The girls are going to be at camp together in the mornings next week and while they're there, Kingsley and I are going to do some renovations around here. We're looking forward to it. ;)

Friday, June 24, 2011

Awareness

Awareness is a funny thing, isn't it? June is Spina Bifida Awareness month and I've been thinking lately about what that means. What is it that the general public needs to be aware of? The various international spina bifida associations have inspired some recent discussion on this topic as they seem to want to focus on two things: prevention and support. First, prevention. Second, support.


I understand this, truly. Prevention comes first on the timeline, right? Sure. As such, the vast majority of ad campaigns for SB awareness involve folic acid.  Folic acid has been proven to effectively reduce the likelihood of having a baby with SB. My mom told me once that when she was working in the SB world back in the 80's (she was a PT for the SB clinic Kingsley now attends), that every year there were about 12 kids with SB born, 16 on a really busy year. In 2009, there were 4. Kingsley was the only one as far as I know in 2010. This year there are another handful that I've heard rumors or know of (one born on Monday so send out some prayers for that little sweetheart and her family!). Between my mom's time in the SB world and mine two things happened: folic acid and prenatal diagnosis.  I would like to say that it's all folic acid that is the reason for this drop in stats, but we all know that's not true. I have yet to meet a parent of a child with SB that didn't get the extremely pushy Termination Talk at diagnosis.


I know that I am overly sensitive because I have a child with SB, but the prevention campaigns sting.

Take, for example, this one for my very own SB&HAO this month. "Every healthy baby is a victory" is the slogan. At first, you can think that it might possibly mean that the SB&HAO are going to be there to make sure that your baby with SB is going to be healthy and vital and have a fantastic life, right? Go team! However, then the poster continues with the message: "One in 1300 babies is born with spina bifida and hydrocephalus.  WE CAN CHANGE THAT... DONATE TODAY." I will optimistically assume that what they are intending to say is that every baby not born with SB is a victory for research and education about the causes and thus the ability to prevent it. The overt message is that folic acid can prevent SB (which it doesn't always), but the subtle message is that when that fails, take one for the team, Mama! Next time, you can have a victory!

And if "Every healthy baby is a victory," what does that make Kingsley? Apparently he's not a victory. He's not even healthy! It's no wonder OB's are heavy on terminating.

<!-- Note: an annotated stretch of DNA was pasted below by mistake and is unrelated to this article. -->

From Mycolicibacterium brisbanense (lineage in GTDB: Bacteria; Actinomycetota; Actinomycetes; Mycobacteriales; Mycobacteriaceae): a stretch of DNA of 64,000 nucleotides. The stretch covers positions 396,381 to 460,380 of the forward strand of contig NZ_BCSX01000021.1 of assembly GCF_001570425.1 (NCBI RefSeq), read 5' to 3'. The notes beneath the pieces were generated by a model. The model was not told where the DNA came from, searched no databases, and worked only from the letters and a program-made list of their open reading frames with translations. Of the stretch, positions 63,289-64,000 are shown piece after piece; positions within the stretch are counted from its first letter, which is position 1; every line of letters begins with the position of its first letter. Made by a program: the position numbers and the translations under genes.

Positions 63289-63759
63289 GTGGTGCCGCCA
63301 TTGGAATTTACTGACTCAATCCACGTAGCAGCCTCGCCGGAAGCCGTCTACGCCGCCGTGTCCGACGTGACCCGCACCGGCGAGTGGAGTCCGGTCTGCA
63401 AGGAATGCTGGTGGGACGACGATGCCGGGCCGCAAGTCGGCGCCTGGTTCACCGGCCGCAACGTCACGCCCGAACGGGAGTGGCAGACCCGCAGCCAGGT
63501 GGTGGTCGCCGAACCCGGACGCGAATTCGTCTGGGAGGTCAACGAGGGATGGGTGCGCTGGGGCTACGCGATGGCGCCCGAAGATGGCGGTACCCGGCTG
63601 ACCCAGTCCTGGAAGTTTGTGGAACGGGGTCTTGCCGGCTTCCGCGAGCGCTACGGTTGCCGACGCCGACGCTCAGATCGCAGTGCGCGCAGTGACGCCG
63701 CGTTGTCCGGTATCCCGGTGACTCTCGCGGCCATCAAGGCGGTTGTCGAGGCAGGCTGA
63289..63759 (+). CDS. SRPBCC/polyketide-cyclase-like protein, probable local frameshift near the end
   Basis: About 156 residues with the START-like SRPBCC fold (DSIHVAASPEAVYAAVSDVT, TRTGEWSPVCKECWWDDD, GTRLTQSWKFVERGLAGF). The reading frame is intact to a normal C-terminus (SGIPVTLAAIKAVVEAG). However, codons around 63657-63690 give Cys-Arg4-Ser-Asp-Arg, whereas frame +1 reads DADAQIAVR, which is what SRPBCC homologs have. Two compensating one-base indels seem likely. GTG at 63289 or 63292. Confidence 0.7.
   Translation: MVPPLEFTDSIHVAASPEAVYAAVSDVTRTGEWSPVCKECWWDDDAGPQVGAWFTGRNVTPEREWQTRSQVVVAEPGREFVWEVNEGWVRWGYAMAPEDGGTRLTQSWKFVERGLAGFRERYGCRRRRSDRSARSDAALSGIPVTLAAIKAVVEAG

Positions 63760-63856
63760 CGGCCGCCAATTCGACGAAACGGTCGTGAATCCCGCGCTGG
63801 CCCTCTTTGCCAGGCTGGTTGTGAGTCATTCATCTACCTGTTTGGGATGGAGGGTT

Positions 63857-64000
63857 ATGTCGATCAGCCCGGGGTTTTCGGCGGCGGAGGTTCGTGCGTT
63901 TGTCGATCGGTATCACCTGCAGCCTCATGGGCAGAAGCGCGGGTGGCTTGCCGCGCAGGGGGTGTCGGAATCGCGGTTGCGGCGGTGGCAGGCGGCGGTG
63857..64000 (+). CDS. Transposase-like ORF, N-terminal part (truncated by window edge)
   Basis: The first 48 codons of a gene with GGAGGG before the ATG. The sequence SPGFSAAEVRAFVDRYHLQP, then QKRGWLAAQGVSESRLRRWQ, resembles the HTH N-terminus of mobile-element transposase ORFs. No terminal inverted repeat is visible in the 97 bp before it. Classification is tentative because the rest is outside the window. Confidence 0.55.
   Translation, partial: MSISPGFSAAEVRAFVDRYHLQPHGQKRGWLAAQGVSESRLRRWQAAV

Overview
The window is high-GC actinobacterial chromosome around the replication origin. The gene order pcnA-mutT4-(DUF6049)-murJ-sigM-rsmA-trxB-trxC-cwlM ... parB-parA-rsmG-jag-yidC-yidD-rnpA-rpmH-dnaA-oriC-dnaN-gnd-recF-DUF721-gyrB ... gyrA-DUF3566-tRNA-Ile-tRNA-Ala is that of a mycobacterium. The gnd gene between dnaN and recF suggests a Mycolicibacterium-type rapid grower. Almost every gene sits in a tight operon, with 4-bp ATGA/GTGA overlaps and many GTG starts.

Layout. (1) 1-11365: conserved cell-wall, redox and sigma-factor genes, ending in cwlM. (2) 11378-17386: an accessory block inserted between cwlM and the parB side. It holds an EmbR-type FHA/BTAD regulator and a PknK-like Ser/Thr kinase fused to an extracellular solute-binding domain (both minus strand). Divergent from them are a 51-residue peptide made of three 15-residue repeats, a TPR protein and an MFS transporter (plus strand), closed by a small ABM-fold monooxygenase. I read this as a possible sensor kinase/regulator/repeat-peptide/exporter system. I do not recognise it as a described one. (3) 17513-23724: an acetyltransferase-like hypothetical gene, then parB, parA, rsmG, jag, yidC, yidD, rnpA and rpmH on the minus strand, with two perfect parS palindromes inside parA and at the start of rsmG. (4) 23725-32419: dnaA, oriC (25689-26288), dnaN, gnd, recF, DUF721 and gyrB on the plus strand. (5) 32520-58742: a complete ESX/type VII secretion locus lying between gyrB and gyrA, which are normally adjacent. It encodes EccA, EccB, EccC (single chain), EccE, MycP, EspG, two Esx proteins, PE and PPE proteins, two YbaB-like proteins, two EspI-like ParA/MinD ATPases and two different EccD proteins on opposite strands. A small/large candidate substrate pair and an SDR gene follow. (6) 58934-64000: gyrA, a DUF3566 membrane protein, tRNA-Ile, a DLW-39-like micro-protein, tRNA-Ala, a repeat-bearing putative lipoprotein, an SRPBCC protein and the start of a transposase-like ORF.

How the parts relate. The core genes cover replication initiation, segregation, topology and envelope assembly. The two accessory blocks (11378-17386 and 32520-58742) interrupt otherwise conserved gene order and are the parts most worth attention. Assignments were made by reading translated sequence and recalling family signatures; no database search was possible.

Awareness shouldn't be just about preventing. It should be about making the world aware of what SB is really like. What the diagnosis will really mean for your child. And most importantly, that our children, friends, parents, family members, coworkers, and neighbours with SB are healthy, wonderful people who are thriving and LIVING.


If you are reading this it's likely because you either have or have someone in your life with SB, or because you know me ;) I just need you to spread the word. Let people know about Kingsley or any of the other beautiful children out there with SB. Let them know that he is amazing and that we adore him and we would not want a life without him. He is my baby boy and he is a victory.


All that being said, I don't think anything gets my back up more than someone NOT taking folic acid for a planned pregnancy. If there is any remote chance that you (or your wife, girlfriend, etc) may get pregnant in the next few months, take folic acid. If your prenatal vitamins are making you sick, take a separate folic acid pill on it's own. You cannot get enough folic acid from your diet, no matter how healthy you are. It just doesn't happen unless your diet revolves around folic acid intake and it doesn't, does it?

In the 70's, it was acceptable to drink when you were pregnant, to smoke, and folic acid was not on anyone's radar. Healthy babies were still born, yes. In 2011, people who smoke and drink when pregnant are seen as gambling with their baby's health. Why isn't the same said about not taking folic acid? Just take it. It's not a guarantee, but believe me, the last thing you want to live with would be to be in my shoes and not know if you could've prevented it.


Edit: Misty also has some comments on folic acid that are worth a read http://www.mistyboyd.com/?p=141

Thursday, May 26, 2011

Best Case Scenario

I have an ugly confession.

On the SB forums, like any other support forum, when someone new joins and announces that their baby was just diagnosed and asks what to expect, what do our kids do, what are they capable of, are they defying the odds? I freeze. I read the other responses. Then I type. Delete. Type. Delete. And finally describe Kingsley as a newborn.